After helping fight COVID-19, the U.S. military is planning for the next pandemic
After helping fight COVID-19, the U.S. military is planning for the next pandemic

After helping fight COVID-19, the U.S. military is planning for the next pandemic

The U.S. military deployed about 24,000 troops to help state and local governments across the country fight COVID-19. To mission is over, at least for now. The Ministry of Defense is preparing for the next possible spread of infectious diseases. And officials are seeking to learn from the experience of service members who participated in the COVID-19 mission.

Experience can help military leaders decide the number and type of troops to deploy in the event of another pandemic or other world crises or conflicts, General Glen VanHerck said. He heads the U.S. Northern Command and is responsible for the defense of the homeland.

VanHerck told The Associated Press that his command rewrites the military’s current pandemic and infectious disease plans. Officials are also planning war game drills to test the abilities of U.S. military medics.

In this image provided by the U.S. Army, health personnel at the University of Utah speak with U.S. Army North personnel in Salt Lake City, Utah, on March 2, 2022, during a visit to the University of Utah Hospital. (Pfc. Duke Edwards / US Army via AP)

Of the 24,000 U.S. troops deployed, nearly 6,000 were sent medical staff to help in hospitals. About 5,000 soldiers helped provide vaccinations.

VanHerck noted that the ways in which military forces were used in the pandemic “transformed“over time. He said one of the most important things the military learned was that working in small teams proved to be more valuable than mass movements of troops and facilities.

In the early days of the pandemic, the Department of Defense sent hospital ships to New York City and Los Angeles. They also established hospital operations in other states at the request of heads of state. The idea was to use the troops to treat non-COVID-19 patients so that hospitals could concentrate on more serious pandemic cases.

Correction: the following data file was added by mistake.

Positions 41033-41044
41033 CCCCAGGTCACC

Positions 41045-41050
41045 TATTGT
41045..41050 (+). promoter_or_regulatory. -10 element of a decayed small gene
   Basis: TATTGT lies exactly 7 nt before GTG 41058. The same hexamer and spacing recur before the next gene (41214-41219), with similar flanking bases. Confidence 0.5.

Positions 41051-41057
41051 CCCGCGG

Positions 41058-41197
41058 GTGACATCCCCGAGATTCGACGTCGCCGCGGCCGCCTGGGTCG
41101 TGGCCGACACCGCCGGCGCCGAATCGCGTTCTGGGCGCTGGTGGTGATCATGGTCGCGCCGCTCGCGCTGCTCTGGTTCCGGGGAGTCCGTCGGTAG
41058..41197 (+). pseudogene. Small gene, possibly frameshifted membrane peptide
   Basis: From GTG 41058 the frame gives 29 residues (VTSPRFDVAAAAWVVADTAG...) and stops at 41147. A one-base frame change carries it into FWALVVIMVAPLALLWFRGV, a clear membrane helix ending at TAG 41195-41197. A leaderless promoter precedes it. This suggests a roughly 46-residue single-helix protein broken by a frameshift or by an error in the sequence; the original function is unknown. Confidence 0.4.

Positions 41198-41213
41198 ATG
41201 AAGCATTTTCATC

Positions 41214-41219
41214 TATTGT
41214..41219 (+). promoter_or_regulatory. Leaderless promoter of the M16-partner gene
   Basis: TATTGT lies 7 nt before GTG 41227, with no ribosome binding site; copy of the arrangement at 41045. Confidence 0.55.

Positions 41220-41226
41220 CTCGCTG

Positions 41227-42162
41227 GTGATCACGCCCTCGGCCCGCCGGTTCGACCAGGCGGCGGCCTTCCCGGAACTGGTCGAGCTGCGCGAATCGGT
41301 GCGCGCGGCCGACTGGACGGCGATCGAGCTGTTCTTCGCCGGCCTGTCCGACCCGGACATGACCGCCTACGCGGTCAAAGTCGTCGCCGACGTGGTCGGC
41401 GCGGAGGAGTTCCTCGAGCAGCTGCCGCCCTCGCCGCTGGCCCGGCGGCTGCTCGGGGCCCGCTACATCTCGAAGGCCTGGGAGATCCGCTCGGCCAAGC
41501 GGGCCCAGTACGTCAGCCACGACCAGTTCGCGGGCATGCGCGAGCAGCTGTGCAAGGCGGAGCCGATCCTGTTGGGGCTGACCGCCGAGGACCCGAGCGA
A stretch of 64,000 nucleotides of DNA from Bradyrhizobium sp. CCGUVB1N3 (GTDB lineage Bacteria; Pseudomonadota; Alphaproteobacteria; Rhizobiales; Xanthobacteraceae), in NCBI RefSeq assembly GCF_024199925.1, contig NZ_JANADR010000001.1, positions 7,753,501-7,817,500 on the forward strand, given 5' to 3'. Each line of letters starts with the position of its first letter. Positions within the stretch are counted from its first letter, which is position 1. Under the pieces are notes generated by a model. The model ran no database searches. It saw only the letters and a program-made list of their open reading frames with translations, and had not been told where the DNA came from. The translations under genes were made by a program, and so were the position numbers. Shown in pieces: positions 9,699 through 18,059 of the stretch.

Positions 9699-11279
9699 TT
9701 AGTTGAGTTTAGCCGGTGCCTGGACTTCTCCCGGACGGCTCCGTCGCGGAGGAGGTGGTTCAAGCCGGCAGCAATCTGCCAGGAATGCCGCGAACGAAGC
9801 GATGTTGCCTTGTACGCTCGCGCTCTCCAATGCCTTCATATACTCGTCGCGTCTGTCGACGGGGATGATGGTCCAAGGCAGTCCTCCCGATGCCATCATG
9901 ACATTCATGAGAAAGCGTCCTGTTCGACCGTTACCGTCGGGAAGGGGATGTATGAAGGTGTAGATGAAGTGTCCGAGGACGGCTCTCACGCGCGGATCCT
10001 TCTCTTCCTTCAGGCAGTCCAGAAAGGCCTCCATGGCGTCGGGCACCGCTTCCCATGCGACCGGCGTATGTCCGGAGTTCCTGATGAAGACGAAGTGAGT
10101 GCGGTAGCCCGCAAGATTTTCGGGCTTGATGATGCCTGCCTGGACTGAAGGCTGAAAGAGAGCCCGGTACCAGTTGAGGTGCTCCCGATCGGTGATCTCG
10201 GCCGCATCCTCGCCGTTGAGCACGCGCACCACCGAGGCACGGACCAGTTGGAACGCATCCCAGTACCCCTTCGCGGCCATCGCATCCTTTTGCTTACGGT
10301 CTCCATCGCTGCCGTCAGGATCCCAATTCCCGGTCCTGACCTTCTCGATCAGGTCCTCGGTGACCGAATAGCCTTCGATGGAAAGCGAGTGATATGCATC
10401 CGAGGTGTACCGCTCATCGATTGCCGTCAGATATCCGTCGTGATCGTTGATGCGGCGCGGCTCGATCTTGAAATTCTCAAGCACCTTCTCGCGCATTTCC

But while pictures of the military ships were strong, many beds went unused. Fewer patients needed non-COVID-19 care than expected, and hospitals were still overloaded by the pandemic. This led to changes in how military forces were deployed. Troops were sent to hospitals to fill overloaded staff or to work with them in additional treatment areas.

In this photo provided by the US Air Force Tech Sgt.  Deundre Bryant, right, a medical administrator, checks up on Tech Sgt.  Rony Castaneda-Zamora is a medical technician while supporting the COVID response operations at the University of Rochester on February 16, 2022. (Spc. Khalan Moore / US Army via AP)

In this photo provided by the US Air Force Tech Sgt. Deundre Bryant, right, a medical administrator, checks up on Tech Sgt. Rony Castaneda-Zamora is a medical technician while supporting the COVID response operations at the University of Rochester on February 16, 2022. (Spc. Khalan Moore / US Army via AP)

Lieutenant Colonel Suzanne Cobleigh led an army team that was deployed to two hospitals in Grand Rapids, Michigan, from December to February. She spoke to Associated Press reporters about a patient the team was helping at a Michigan hospital when the Omicron version of COVID-19 quickly spread.

The COVID-19 patient had severe breathing difficulties, but Cobleigh said all patient beds in the hospital were full.

An Army nurse on her team knew of an open space in a temporary treatment area. The nurse quickly went into action and hurried to get the patient wheeled to the area. During the process, the stretcher hit a wall and slightly damaged it.

In this image provided by the U.S. Army, U.S. Air Force 1st Lieutenant Mary Coleman, a nurse attached to a military medical team, prepares a patient's medication while supporting COVID-19 response operations at the University of Rochester Medical Center in Rochester, NY, 5 March 2022. (Spc. Khalan Moore / US Army via AP)

In this image provided by the U.S. Army, U.S. Air Force 1st Lieutenant Mary Coleman, a nurse attached to a military medical team, prepares a patient’s medication while supporting COVID-19 response operations at the University of Rochester Medical Center in Rochester, NY, 5 March 2022. (Spc. Khalan Moore / US Army via AP)

When she saw what was happening, Cobleigh praised the nurse’s drive to help her patient.

“She’s going to damage the wall on the way there because he wants that bed,” Cobleigh said. “(The patient) will get the treatment he needs. That was the mission.”

The last military medical team deployed to the pandemic completed its mission last week at the University of Utah hospital. But officials say about 200 troops are being held on orders prepared to deploy until the end of May if COVID-19 infections rise again.

I’m Bryan Lynn.

The Associated Press reported this story. Bryan Lynn adapted the report to VOA Learning English.

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Words in this story

mission – n. an important job that usually involves traveling to somewhere

morph – n. to switch from one thing to another over time

plant – n. a place, especially in buildings, where a particular activity takes place

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